OMG: Harry Potter’s Invisibility Cloak May Actually Be a Possibility
All of us Muggles have been hoping, wishing, praying that we’ll one day get our Hogwarts acceptance letter in the mail. Now, we’re getting one step closer to the Harry Potter world becoming real life, because researchers are oh-so-close to creating an IRL invisibility cloak.
In a paper published in Naturelast Friday, researchers from the School of Electronic Engineering and Computer Science at the Queen Mary University of London have created a device that can make curved surfaces look like they’re flat using electromagnetic waves. If that sentence meant absolutely nothing to you, it means that science has pretty much made an actual Muggle version of an “invisibility cloak.”
So how exactly does this magic work? Essentially, the research team used a material that consists of seven different layers, each layer with different electric properties. This material, when coated over another object, is thus able to “hide” the object because it concentrates the electromagnetic wave when it would normally scatter it all over the darn place. “Previous research has shown this technique working at one frequency,” Yang Hao, the study’s co-author, said in a press release. “However, we can demonstrate that it works at a greater range of frequencies making it more useful for other engineering applications, such as nano-antennas and the aerospace industry.”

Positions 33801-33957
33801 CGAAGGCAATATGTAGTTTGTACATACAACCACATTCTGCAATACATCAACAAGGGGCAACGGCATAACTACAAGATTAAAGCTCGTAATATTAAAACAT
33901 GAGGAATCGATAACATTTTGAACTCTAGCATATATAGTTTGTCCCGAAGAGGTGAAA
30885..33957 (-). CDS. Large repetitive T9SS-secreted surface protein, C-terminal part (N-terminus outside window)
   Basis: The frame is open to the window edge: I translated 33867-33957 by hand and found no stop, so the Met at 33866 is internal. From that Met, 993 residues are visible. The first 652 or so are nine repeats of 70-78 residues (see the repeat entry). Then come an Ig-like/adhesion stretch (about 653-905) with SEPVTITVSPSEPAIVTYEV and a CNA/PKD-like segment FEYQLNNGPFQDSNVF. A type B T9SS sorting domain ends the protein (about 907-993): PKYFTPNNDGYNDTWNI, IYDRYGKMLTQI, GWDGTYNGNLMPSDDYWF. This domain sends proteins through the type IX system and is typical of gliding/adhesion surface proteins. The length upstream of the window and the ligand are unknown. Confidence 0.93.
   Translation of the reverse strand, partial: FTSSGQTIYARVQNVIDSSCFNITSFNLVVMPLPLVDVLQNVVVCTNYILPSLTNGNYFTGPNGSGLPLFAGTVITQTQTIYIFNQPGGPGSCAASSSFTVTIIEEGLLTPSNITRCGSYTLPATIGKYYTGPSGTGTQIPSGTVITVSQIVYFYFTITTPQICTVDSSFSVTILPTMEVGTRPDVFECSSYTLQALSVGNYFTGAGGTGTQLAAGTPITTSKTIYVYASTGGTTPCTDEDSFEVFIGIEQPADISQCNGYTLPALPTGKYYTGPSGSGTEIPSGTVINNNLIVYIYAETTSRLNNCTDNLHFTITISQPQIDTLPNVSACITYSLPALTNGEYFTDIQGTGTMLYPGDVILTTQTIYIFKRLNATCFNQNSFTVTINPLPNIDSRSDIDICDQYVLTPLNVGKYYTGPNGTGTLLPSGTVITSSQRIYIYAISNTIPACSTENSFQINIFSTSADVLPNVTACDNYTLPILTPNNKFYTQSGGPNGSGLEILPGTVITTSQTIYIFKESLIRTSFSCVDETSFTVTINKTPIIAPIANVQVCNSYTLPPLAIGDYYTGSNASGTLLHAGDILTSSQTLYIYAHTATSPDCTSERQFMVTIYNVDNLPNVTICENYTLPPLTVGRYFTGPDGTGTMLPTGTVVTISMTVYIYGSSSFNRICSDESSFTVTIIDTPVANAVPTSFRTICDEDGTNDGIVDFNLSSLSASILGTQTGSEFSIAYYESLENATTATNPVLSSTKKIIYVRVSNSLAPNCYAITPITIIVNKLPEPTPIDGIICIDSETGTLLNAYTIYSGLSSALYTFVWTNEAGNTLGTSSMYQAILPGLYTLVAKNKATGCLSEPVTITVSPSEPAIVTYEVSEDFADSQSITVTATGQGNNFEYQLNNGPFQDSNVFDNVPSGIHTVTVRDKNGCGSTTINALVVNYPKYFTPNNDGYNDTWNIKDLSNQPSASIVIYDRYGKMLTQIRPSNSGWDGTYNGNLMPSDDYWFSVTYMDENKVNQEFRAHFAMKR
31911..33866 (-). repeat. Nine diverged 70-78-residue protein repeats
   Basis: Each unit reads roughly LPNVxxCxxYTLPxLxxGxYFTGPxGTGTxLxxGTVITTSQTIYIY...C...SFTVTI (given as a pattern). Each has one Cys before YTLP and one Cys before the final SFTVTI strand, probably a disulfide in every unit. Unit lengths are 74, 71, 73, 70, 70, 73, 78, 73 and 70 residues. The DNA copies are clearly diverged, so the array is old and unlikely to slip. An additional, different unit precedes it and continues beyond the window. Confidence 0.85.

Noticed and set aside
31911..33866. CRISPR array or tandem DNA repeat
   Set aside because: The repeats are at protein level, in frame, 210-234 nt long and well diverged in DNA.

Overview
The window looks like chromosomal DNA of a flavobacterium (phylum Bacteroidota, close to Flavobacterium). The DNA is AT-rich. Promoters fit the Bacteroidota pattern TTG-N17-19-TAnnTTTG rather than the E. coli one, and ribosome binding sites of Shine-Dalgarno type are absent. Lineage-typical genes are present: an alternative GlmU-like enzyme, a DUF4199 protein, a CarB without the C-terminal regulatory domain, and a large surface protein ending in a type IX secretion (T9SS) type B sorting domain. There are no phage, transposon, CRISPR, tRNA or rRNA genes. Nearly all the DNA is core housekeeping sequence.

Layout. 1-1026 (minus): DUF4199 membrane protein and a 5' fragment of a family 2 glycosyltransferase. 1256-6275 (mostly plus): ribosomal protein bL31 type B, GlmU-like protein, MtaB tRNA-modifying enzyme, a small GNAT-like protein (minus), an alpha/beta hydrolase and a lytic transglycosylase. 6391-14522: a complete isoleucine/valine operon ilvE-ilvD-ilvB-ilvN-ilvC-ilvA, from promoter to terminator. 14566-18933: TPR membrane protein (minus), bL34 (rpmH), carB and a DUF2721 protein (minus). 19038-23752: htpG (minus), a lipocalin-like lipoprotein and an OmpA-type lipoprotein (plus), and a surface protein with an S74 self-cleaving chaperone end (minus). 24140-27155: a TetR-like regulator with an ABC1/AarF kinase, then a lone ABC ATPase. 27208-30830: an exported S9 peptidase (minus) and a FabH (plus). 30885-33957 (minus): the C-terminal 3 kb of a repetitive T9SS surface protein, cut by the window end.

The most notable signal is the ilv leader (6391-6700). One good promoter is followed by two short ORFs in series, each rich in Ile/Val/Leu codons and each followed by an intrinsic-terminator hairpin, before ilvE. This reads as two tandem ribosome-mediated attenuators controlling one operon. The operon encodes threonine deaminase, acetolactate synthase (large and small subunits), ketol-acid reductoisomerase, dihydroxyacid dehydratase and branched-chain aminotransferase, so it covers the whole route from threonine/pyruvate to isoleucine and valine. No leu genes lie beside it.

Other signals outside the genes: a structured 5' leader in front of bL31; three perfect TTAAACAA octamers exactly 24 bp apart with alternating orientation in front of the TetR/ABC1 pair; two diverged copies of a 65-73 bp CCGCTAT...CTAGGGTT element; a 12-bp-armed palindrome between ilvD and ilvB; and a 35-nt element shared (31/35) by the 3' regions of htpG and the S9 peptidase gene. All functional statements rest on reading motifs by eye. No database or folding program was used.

Of course, we still have a long time before we’re able to use this invisibility cloak to explore in the Restricted Section of the library, but according to the study’s lead author Luigi La Spada, the research could have various impacts. “Perhaps most importantly, the approach used can be applied to other physical phenomena that are described by wave equations, such as acoustics,” he said in the press release. “For this reason, we believe that this work has a great industrial impact.”
Just goes to show that we may not have J.K. Rowling’s brand of magic, but we have science, and that’s pretty much the next best thing.
Are you excited about possibly owning an invisibility cloak someday? Tweet us @BritandCo!
(Photos via Warner Bros. Pictures)